Author: Keith S. Delaplane,D. R. Mayer,D. F. Mayer
Category: Technology & Engineering
The collapse of the ubiquitous honeybee population during the past 20 years has caused a pollination vacuum for many crops. Surveys and grower experience indicate that a crisis exists in our pollinator populations. This book is an accessible, practical and authoritative research-based guideto using bees for crop pollination. It emphasizes conserving feral bee populations as well as more traditional methods of culturing honeybees and other bees. There are three main sections that address the biology of pollination, culturing and managing bees for optimum crop pollination, andindividual crop pollination requirements and recommendations. This last section includes 42 short chapters on different crops.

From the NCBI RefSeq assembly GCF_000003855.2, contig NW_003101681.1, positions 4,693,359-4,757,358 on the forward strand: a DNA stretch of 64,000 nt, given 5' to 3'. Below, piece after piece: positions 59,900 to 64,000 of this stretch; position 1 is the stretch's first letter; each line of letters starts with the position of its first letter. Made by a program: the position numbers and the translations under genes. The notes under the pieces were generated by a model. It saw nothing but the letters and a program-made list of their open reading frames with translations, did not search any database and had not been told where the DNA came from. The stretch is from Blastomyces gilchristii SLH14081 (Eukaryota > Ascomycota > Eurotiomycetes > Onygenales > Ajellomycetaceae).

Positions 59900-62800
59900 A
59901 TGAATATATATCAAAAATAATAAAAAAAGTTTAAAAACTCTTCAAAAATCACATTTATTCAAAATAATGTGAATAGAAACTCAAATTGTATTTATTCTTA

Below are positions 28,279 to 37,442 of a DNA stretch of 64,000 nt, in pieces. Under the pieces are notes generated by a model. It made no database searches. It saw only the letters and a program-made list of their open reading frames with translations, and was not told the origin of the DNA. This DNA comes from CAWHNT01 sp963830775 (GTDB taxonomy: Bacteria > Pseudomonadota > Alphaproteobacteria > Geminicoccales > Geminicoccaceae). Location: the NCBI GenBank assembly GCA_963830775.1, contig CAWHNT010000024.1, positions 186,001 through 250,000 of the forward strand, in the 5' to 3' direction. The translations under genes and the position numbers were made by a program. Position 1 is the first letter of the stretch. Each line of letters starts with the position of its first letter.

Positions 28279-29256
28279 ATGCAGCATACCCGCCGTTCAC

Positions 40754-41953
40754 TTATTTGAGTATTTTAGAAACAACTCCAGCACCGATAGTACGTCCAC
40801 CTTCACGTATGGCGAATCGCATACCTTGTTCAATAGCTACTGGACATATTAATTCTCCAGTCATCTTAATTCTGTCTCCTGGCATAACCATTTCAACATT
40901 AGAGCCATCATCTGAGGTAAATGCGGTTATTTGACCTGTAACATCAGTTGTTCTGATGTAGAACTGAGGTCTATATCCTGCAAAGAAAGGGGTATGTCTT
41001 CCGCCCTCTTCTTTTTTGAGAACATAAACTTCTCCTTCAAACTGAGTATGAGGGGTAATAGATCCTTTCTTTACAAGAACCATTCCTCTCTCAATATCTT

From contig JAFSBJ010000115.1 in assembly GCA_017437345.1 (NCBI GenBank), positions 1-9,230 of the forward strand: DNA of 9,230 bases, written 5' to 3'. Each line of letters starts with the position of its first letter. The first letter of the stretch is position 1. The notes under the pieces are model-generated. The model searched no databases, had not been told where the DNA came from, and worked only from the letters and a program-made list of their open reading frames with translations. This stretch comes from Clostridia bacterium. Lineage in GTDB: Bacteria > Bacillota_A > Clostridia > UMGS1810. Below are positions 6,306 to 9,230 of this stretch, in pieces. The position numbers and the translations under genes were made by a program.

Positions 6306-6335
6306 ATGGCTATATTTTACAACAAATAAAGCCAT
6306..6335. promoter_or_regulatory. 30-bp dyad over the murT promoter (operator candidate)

8 Lectures in Dornach, Nov 26, 1923 to Dec 22, 1923 (CW 351) In 1923 Rudolf Steiner predicted the dire state of today's honeybee. He stated that, within fifty to eighty years, we would see the consequences of mechanizing the forces that had previously operated organically in the beehive. Such practices include breeding queen bees artificially. The fact that over sixty percent of the American honeybee population has died during the past ten years, and that this trend is continuing around the world, should make us aware of the importance of the issues discussed in these lectures. Steiner began this series of lectures on bees in response to a question from an audience of workers at the Goetheanum. From physical depictions of the daily activities of bees to the most elevated esoteric insights, these lectures describe the unconscious wisdom of the beehive and its connection to our experience of health, culture, and the cosmos. Bees is essential reading for anyone interested in understanding the true nature of the honeybee, as well as those who wish to heal the contemporary crisis of the beehive. Bees includes an essay by David Adams, "From Queen Bee to Social Sculpture: The Artistic Alchemy of Joseph Beuys." The art and social philosophy of Joseph Beuys (1921-1986) is among the most influential of the twentieth century. He was strongly influenced by Rudolf Steiner's lectures on bees. The elemental imagery and its relationship to human society played an important role in Beuys's sculptures, drawings, installations, and performance art. Adams' essay on Beuys adds a whole new dimension to these lectures, generally considered to be directed more specifically to biodynamic methods and beekeeping. Read Bobby Matherne's review of this book